Spratly Islands - Sierra Madre aground on Ayungin

Ayungin Shoal lies 105 nautical miles from the Philippines. There’s little to commend the spot, apart from its plentiful fish and safe harbor — except that Ayungin sits at the southwestern edge of an area called Reed Bank, which is rumored to contain vast reserves of oil and natural gas. And also that it is home to a World War II-era ship called the Sierra Madre, which the Philippine government ran aground on the reef in 1999 and has since maintained as a kind of post-apocalyptic military garrison, the small detachment of Filipino troops stationed there struggling to survive extreme mental and physical desolation. Of all places, the scorched shell of the Sierra Madre has become an unlikely battleground in a geopolitical struggle that will shape the future of the South China Sea and, to some extent, the rest of the world.

[...]

To understand how Ayungin (known to the Western world as Second Thomas Shoal) could become contested ground is to confront, in miniature, both the rise of China and the potential future of U.S. foreign policy. It is also to enter into a morass of competing historical, territorial and even moral claims in an area where defining what is true or fair may be no easier than it has proved to be in the Middle East.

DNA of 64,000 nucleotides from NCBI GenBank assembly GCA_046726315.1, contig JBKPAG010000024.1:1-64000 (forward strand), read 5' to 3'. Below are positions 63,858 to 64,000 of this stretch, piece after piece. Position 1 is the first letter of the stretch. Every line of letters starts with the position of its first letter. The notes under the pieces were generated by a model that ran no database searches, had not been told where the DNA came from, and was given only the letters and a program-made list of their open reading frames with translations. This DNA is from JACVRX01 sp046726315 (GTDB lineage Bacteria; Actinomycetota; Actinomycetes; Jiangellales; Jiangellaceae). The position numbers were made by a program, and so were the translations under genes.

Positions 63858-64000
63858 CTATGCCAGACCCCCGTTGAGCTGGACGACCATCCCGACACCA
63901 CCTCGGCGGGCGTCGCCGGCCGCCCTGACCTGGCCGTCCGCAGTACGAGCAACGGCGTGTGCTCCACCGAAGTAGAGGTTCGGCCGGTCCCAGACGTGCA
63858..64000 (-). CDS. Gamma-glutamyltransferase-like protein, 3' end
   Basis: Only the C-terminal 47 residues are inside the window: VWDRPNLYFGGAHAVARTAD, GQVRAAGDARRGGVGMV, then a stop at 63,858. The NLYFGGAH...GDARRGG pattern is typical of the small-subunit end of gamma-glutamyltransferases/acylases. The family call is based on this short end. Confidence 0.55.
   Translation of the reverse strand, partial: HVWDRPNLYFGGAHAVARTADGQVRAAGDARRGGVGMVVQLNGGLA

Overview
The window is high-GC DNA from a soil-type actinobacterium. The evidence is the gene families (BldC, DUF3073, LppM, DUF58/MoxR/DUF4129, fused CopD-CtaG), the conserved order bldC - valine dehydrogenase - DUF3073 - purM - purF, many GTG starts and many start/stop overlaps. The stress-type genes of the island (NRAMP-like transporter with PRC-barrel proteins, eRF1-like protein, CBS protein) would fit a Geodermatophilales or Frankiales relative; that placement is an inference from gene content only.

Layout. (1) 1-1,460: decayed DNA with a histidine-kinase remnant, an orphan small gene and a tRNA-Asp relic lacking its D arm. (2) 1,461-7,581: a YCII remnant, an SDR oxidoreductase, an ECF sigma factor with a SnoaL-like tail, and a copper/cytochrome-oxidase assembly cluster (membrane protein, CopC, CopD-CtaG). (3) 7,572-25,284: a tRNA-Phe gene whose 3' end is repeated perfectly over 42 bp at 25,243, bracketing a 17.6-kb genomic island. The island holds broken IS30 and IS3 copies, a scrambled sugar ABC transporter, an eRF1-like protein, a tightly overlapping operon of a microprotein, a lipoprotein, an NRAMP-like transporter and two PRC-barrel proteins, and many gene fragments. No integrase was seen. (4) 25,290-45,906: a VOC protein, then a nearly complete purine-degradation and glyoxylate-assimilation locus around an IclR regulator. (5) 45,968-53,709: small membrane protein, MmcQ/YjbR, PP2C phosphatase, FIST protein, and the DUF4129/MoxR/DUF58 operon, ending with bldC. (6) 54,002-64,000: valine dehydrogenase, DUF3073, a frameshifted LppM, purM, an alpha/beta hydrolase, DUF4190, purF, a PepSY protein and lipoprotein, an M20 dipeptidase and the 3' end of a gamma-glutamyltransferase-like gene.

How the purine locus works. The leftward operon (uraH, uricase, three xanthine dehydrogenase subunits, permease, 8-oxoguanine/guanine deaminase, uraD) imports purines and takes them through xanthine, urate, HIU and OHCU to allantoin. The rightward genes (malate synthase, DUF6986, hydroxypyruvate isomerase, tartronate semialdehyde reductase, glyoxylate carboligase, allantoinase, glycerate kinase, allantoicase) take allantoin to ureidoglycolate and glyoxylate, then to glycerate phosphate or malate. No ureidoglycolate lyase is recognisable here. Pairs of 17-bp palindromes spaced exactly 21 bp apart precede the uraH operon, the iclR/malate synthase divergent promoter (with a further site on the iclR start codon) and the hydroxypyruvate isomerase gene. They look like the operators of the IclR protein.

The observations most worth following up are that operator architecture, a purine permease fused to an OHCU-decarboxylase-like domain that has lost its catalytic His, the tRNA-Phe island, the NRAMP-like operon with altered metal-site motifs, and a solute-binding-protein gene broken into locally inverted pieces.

The Spratly Islands sprawl over roughly 160,000 square miles in the waters of the coasts of the Philippines, Malaysia, Brunei, Taiwan and China — all of whom claim part of the islands.

Spratly Islands shipping lanes

October 23, 2013

The most dangerous shipwreck in the Thames Estuary

Filed under: Britain, History — Tags: , , — Nicholas Russon @ 09:45

Uploaded on 16 Aug 2010

A documentary about the SS Richard Montgomery. The remains of this second world war Liberty ship lie semi-submerged in the Thames estuary. There are currently over 1500 tons of explosives left on board. This documentary looks into the danger the wreck still presents.

I’m mildly amused that they frequently mis-name the vessel as the “USS” Richard Montgomery (she was never a commissioned ship of the US Navy, so it should be just “SS” not “USS”). If you watch to the end of the documentary, they’ve included a “blooper reel” of voice-overs for the last minute or so…

October 17, 2013

Who were the Vikings, Episode one

Filed under: Europe, History — Tags: , , , , — Nicholas Russon @ 07:23

Neil Oliver heads for Scandinavia to reveal the truth behind the legend of the Vikings. In the first programme, Neil begins by discovering the mysterious world of the Vikings’ prehistoric ancestors. The remains of weapon-filled war boats, long-haired Bronze Age farmers, and a Swedish site of a royal palace and gruesome pagan ritual conjure up an ancient past from which the Viking Age was to suddenly erupt.